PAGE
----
The problem is there are people in this country — maybe 10 percent, I don’t know what the number, maybe 20 percent on a bad day — who want this President to have an asterisk next to his name in the history books, that he really wasn’t President….They can’t stand the idea that he is President, and a piece of it is racism. Not that somebody in one racial group doesn’t like somebody in another racial group. So what? It is the sense that the white race must rule. That’s what racism is. And they can’t stand the idea that a man who is not white is President.”
            — Chris Matthews appearing as a guest on MSNBC’s PoliticsNation, May 15, 2013

            “The IRS is being used in exactly the same way as they tried to use the President’s birth certificate…Despite the complete lack of any evidence linking the President to the targeting of Tea Party groups, Republicans are using it as their latest weapon in the war against the black man in the White House….This afternoon, we welcome the latest phrase in the lexicon of Republican attacks on this President — the IRS. Three letters that sound so innocent, but we know what you mean.”
            — MSNBC host Martin Bashir, June 5, 2013.

            ¦ “At least back in 1939, when Marian Anderson had to sing here, ‘My Country ‘Tis of Thee’ rather than at the Constitution Hall, because — they said the reason was she was black. At least they were honest back then….[Today] you’ve got people talking about nullification of the law of the land [ObamaCare]. You got people talking impeachment like [Senator Tom] Coburn. You got Ted Cruz out there. They never say their problem with Obama is that he’s black, but look at the pattern….At least the Daughters of the American Revolution knew what they were saying and they said it out loud: ‘He’s black, she’s black, she can’t sing here.’ These guys today use all the techniques of nullification and talking about illegitimacy and accusing the President of being a crook, basically, for even being president, because he’s here illegally. And then they talk about impeaching him on grounds they can’t even come up with. At least in the old days they were honest about it. Today, they’re not.”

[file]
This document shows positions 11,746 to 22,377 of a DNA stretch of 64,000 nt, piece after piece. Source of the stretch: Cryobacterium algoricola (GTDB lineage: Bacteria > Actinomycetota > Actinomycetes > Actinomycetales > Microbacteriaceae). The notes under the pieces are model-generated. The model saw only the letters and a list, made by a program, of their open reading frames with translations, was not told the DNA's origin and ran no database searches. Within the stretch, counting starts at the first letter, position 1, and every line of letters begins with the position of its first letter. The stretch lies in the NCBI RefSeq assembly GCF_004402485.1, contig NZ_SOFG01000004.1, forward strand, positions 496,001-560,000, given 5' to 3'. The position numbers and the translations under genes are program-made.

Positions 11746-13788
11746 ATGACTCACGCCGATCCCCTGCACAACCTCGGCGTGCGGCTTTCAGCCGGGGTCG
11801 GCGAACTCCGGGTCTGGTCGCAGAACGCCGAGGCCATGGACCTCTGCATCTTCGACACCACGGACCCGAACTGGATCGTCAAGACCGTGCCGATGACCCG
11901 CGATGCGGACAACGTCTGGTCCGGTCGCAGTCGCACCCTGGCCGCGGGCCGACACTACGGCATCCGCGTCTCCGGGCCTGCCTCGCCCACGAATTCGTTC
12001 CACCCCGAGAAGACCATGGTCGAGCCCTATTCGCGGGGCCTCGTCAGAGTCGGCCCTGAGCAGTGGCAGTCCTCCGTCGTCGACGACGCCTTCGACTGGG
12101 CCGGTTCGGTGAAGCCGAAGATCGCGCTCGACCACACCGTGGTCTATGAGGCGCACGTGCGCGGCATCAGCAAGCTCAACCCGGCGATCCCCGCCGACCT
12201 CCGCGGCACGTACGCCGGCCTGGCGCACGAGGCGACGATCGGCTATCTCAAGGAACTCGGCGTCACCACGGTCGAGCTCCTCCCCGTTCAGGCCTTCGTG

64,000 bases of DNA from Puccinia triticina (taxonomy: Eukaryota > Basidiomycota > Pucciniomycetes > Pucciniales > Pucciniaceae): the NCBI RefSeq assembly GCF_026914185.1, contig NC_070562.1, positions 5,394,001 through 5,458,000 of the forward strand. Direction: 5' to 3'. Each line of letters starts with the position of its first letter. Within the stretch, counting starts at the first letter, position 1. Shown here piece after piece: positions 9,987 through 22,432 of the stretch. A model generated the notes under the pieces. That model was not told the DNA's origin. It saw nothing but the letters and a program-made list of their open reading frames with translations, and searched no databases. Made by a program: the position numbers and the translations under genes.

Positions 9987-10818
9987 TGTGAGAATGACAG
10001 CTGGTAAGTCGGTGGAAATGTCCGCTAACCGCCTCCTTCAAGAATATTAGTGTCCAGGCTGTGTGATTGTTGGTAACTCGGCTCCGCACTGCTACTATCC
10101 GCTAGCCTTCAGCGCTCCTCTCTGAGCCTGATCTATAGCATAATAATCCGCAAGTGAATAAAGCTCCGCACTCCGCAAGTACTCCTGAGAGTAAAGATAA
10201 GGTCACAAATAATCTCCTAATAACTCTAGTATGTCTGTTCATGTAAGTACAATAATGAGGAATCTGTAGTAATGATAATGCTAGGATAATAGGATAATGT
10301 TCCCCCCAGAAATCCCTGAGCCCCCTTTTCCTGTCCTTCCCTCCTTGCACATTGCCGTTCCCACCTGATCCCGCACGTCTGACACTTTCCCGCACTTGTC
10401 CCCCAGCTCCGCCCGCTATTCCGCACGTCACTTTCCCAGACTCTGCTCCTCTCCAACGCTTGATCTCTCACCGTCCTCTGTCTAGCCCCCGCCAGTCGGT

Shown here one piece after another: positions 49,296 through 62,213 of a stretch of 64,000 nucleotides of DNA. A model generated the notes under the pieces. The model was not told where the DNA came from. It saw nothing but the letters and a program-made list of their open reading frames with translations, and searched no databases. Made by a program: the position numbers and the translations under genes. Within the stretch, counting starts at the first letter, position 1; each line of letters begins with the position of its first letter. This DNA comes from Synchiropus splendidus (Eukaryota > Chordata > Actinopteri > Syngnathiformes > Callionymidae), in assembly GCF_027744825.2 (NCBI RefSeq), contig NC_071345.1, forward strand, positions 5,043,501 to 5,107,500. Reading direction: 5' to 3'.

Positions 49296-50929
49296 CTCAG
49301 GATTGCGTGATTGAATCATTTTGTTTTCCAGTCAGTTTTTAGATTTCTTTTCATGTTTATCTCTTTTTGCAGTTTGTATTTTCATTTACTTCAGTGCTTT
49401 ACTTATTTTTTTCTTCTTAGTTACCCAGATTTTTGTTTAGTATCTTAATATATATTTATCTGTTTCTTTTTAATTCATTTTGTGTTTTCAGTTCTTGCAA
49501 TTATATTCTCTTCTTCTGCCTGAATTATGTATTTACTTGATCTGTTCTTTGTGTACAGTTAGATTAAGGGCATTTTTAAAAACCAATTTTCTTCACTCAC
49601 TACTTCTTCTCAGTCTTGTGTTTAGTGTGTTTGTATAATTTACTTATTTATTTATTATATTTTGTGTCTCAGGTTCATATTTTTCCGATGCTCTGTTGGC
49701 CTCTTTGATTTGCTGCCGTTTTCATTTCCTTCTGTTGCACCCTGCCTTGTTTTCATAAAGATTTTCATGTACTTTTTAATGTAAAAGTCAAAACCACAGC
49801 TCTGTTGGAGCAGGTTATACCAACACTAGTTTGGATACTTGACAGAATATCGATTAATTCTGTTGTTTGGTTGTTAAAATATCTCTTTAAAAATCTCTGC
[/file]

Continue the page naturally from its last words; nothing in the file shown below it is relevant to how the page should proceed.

— Chris Matthews during MSNBC live coverage of the 50th anniversary of the March on Washington, August 28, 2013.

            ¦ “I want to talk today about a controversial word….A word that was originally intended as a derogatory term, meant to shame and divide and demean. The word was conceived of by a group of wealthy white men who needed a way to put themselves above and apart from a black man, to render him inferior and unequal and to diminish his accomplishments…. Y’all know the word that I’m talking about: ‘ObamaCare.’”
            — Host Melissa Harris-Perry on her MSNBC show, December 8, 2013.

            Host Ed Schultz compared Tea Party activists to Nazi brownshirts and said that the Republican Party stands for racism; and accused Texas Gov. Rick Perry of referring to Obama in racial terms when he described the national debt as a “big black cloud” hanging over the heads of the American people.

            Reporter Lawrence O’Donnell accused Republican U.S. Sen. Mitch McConnell of using a “racial double-entendre” when McConnell complained that Obama spends too much time golfing;

            Daytime anchor Thomas Roberts famously claimed that Republicans want to go back to a time when “slavery was cool;”

            Contributing analyst Toure – so self-important that he goes by only one name – accused Romney of participating in the “niggerization” of Obama;

            PRESS: I just think the whole thing is outrageous. I hate this apology, I think it was unnecessary and just, just played right into their hands. And, I mean, they won’t (laughs), they’re not going to let conservatives watch MSNBC, fine! You’re not even going to notice that. How many conservatives, seriously, are watching Ed Schultz or Rachel Maddow, you know, or Al Sharpton every night?